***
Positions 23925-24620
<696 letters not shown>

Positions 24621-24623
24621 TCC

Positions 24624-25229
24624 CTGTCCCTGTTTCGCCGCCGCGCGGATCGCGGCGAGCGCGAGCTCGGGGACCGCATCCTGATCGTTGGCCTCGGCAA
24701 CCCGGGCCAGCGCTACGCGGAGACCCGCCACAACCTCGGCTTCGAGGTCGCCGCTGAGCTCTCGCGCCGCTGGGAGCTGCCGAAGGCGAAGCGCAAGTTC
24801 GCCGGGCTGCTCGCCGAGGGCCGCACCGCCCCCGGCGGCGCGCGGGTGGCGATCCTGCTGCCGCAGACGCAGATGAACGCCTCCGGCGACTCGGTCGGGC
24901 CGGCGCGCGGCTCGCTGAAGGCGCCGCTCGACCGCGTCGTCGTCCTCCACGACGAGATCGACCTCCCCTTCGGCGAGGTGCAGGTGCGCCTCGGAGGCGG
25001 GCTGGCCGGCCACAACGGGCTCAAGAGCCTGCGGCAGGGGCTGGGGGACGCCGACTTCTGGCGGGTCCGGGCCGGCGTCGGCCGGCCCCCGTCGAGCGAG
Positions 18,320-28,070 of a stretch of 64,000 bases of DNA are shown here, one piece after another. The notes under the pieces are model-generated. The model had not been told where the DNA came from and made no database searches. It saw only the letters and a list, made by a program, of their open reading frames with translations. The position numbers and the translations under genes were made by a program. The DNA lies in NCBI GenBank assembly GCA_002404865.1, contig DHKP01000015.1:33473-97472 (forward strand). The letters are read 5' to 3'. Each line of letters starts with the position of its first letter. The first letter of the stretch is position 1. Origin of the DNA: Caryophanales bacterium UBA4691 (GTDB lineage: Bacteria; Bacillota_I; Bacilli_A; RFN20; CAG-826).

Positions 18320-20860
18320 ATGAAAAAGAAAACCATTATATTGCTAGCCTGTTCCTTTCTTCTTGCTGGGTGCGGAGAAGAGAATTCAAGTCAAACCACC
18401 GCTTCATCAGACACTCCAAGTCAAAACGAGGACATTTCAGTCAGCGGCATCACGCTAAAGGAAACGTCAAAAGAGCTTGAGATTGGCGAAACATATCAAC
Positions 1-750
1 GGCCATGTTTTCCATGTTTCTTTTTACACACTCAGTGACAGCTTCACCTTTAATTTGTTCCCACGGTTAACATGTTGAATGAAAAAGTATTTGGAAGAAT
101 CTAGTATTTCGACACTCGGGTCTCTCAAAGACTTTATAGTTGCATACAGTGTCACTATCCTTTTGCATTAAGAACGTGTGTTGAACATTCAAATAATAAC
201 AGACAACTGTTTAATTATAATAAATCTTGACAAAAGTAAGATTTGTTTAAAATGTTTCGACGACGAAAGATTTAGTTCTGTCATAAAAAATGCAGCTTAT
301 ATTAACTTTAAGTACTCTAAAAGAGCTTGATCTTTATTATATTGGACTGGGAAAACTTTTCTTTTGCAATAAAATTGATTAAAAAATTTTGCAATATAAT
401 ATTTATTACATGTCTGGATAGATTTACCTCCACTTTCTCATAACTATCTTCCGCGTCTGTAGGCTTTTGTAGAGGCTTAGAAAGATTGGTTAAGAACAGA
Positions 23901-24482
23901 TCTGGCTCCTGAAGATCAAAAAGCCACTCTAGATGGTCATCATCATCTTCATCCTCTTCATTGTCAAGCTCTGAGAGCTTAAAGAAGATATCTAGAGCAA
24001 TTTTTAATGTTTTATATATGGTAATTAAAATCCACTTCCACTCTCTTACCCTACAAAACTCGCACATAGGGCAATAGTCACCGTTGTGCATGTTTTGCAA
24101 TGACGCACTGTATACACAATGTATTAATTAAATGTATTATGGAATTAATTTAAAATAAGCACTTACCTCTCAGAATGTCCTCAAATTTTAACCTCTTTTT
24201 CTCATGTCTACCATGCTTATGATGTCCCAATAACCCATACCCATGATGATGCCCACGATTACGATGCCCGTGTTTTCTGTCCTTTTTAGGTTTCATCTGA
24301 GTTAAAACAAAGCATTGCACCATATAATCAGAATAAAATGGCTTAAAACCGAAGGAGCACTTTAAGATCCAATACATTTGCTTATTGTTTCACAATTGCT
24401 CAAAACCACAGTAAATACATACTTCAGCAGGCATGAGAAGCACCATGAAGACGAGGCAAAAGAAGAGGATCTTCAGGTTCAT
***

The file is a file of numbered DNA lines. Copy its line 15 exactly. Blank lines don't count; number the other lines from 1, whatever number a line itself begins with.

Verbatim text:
Positions 1-750